If we looked at Ebola and at the National Health Service as Christians we might remember what it says in the Acts of the Apostles: ‘From each according to his ability and to each according to his need’. We would worry about the huge gap between the rich and poor, the verse which we no longer sing in ‘All things bright and beautiful’, ‘… the rich man in his castle and the poor man at his gate’.

The fact that we are so keen on the NHS and we think it is so special is surely all to do with the fact that it does not distinguish between the rich and poor. It’s not perhaps so much a question that we don’t approve of the gap between the rich and the poor, but we certainly do approve of something where there is no distinction between rich and poor.

What would Jesus do? Remember what he said to the rich young ruler, that he should give away everything that he had to the poor and follow Him – and indeed he then went on to make the famous remark about it being harder for a rich person to get into the kingdom of heaven then for a camel to go through the eye of a needle.

Shall we quote to the parents of the poor chap who has died, ‘Who shall separate us from the love of Christ? shall tribulation, or distress, or persecution, or famine, or nakedness, or peril, or sword?’ [Romans 8:35]. Will that hit the spot with them? Will they listen to that? Will it mean something properly to them? Does it sound realistic to them that that is what God is like?

Well perhaps the first thing to say in relation to all these challenges for a Christian is that in each case I am coming up with a quotation from the Bible. I am going to my Bible first, in order to try to find out what Jesus would do, what God feels about this particular situation.

The difficulty, of course, is that the Bible does not give you straightforward answers; it’s not a textbook in that sense or an instruction manual for life. It’s not a guidebook to the divine. It’s not a description of God and how he works.

We believe that God is omniscient, omnipotent and omnipresent: the creator and sustainer of everything we now about, of our entire life. But we can’t be said to know much about God, in the same way as I know for example how many people there are here in church.

That’s deeply frustrating, because we could easily say that the most important things that we could possibly know would be the things that we can find out about God: but he is the one thing that we can probably know least about! What we can say is that what we do know, what we can infer, starts off with what we read in the Bible. Holy Scripture is the beginning of our experience of God and as such there is nothing more important than what we can learn from Holy Scripture.

There are so many questions – starting with, of course, what is Holy Scripture? What is the criterion by which we decide which books are in the Bible and which books from the same era are out, are apocryphal, or just not part of the canon of accepted books?

Right from the very earliest times Christians have debated what the Bible, the gospels and the various letters of St Paul and the Acts of the Apostles all really mean. What did Jesus say and what did he mean by it? What would Jesus do in particular circumstances? Who was Jesus really? Was He the son of God, and if so, is that the same thing as being God, in some way?

Terribly important questions, because, depending on the answers to them, we are talking about the most important things that we can possibly have in our lives today: that’s why I was particularly fascinated to go to the lecture about Martin Luther.

The Reformation may have happened in the 16th century – and we’re now in the 21st century – but all the various questions, which are relevant to the problems that I was looking at earlier, were around in Martin Luther’s time and he tried to understand better the message of the gospels in order to deal with them.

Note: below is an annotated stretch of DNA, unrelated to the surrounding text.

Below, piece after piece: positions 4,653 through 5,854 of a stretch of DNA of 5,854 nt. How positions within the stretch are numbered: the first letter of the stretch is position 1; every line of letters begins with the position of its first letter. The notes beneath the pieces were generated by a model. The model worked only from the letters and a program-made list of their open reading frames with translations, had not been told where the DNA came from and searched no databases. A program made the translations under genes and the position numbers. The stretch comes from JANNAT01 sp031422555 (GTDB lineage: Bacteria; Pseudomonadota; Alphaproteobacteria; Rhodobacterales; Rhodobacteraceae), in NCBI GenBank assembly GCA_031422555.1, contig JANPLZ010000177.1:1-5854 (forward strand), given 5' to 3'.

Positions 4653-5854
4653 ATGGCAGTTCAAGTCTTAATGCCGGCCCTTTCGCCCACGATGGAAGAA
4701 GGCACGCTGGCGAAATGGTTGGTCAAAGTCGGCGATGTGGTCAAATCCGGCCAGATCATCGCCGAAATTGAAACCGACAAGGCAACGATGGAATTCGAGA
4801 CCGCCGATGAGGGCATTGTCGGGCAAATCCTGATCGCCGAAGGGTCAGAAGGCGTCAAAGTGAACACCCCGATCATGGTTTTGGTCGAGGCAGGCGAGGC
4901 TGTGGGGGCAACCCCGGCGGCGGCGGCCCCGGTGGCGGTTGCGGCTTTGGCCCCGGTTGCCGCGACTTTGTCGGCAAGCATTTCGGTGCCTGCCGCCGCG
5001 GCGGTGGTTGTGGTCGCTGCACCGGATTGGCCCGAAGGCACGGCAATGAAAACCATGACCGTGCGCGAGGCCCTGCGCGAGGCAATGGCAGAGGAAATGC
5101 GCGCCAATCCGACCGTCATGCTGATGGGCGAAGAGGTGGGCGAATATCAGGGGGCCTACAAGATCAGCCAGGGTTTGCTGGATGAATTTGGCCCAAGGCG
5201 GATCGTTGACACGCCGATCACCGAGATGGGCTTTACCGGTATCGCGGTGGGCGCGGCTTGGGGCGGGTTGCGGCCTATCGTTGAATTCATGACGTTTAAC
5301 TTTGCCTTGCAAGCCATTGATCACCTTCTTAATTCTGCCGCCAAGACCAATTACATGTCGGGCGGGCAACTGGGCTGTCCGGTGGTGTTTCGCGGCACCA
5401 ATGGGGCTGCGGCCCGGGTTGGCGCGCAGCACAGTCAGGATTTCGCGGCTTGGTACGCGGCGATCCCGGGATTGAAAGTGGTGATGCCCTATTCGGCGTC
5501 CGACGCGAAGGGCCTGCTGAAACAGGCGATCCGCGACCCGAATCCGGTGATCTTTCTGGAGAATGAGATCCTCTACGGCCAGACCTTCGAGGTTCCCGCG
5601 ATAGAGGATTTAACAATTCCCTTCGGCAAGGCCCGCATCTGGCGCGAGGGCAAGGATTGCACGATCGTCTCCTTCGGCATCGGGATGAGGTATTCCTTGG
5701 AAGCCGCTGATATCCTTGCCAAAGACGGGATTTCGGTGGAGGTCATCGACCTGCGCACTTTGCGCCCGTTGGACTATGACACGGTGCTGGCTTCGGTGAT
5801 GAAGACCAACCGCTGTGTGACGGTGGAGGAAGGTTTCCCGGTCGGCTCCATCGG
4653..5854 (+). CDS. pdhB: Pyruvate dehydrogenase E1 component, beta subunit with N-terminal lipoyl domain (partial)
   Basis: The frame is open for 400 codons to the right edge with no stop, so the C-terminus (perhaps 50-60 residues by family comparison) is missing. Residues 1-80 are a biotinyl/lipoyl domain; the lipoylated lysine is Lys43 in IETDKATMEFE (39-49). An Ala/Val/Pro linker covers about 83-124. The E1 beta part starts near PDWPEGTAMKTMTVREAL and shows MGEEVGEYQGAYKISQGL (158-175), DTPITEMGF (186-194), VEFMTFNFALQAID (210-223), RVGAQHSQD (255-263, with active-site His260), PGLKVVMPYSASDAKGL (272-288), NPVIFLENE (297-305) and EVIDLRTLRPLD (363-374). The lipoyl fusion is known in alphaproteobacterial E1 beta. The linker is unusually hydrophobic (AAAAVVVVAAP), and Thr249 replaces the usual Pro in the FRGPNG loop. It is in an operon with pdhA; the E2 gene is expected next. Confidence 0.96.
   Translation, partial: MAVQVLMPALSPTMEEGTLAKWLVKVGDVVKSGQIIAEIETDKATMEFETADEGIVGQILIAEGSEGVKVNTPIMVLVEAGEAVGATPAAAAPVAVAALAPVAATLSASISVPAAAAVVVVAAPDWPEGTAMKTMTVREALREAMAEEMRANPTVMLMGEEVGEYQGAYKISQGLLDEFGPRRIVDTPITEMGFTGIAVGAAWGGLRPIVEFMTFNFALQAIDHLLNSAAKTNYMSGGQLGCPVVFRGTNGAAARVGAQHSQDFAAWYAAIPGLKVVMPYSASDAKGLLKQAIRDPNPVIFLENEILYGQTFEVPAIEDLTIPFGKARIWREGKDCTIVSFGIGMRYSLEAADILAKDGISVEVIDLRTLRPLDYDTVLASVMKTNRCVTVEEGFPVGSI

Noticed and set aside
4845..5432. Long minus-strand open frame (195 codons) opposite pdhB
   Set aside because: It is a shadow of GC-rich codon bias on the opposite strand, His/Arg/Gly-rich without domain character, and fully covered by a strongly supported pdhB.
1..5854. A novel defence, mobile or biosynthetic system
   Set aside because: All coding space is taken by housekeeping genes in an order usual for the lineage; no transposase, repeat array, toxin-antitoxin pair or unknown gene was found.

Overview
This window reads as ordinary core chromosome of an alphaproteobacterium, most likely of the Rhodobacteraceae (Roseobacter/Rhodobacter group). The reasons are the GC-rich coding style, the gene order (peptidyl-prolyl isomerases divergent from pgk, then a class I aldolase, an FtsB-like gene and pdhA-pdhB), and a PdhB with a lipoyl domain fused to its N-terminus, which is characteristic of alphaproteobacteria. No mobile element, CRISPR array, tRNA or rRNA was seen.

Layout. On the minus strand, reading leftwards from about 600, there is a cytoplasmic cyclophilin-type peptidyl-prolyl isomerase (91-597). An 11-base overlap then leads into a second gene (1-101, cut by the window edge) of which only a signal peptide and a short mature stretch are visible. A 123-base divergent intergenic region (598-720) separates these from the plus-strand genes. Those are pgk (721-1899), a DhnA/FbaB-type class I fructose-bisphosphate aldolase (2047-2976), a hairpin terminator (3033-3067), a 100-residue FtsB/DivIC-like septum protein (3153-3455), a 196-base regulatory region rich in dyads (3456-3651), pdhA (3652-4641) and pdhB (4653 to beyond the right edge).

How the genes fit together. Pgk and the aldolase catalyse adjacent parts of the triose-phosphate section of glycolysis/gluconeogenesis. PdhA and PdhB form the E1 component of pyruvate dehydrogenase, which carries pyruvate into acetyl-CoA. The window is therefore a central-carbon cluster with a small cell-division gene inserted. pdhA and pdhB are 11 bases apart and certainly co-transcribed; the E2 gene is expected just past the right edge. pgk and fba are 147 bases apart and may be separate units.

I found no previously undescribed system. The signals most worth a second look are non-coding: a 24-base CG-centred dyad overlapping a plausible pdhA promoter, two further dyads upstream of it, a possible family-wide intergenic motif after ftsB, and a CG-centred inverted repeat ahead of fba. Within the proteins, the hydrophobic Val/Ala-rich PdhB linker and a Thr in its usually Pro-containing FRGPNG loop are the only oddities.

Was God ‘judge eternal’, inclined to condemn us, stern and unbending, or is he a loving God who forgives us despite our imperfections and our sins? Can we earn his forgiveness by the way we act? What happens to people who don’t know about Jesus and God and are good nevertheless? Are they saved or are they condemned because they are in ignorance?

We all know the story of Martin Luther pinning up his 95 theses on the door of the church in Wittenburg, mainly aimed at the Pope and his sale of so-called ‘indulgences’: that you could in fact buy yourself a shorter time in Purgatory, which was supposed to be the kind of antechamber to heaven, where you had a chance to make amends for all those dreadful things that you had done, all the sins you had committed in your life, so as to have a sort of second chance to get into heaven.

The Pope was selling the right to shorten your time in Purgatory by making charitable gifts to the church. It all sounds very far-fetched, if not slightly corrupt, now and we’re not really surprised that Martin Luther was against it.

We should perhaps not be too hasty to condemn the Pope because the background to the sale of indulgences was the need to raise money for Saint Peter’s in Rome. It was in fact a parish fundraising campaign by another name.

Who was right? Was Luther right or the Pope right? Was Henry VIII right? Was Cranmer right? Who has the authoritative statement of what Jesus would do in all these various circumstances?

Who has an authoritative view on what the correct interpretation of the Bible in relation to any given instance is? Because you can find contradictory things in the Bible.

Professor Roper had a thesis behind her lecture that in fact whereas John Calvin, the other great reformer, would say that his inspiration was ‘sola scriptura’, only Scripture, only Holy Scripture alone, and whereas the Pope would point to his apostolic succession from St Peter and the tradition of the holy Fathers, Luther could point to revelation, revelation from God, in the various dreams which he had had.

I have to say that I rushed to my copy of Diarmaid MacCulloch’s great book ‘Reformation’, and couldn’t find any reference to Luther’s great dreams – although the lavatorial experience, the Turmerlebnis, was quite well covered!

The point is, on this Bible Sunday, that whatever view you take and however you fit in with church history and the various strands of theology that have grown up over the ages in dealing with this incredibly important but terribly difficult topic, the important thing is that everything starts with the Bible: nothing is more authoritative.

It may not be the be-all and end-all, and it may not be literally the result of God dictating to somebody, but it is the word of God in the sense that it is the best source we have for our knowledge of God and Jesus; so let us never stop reading our Bibles; never stop wrestling with the words in them and trying to understand them.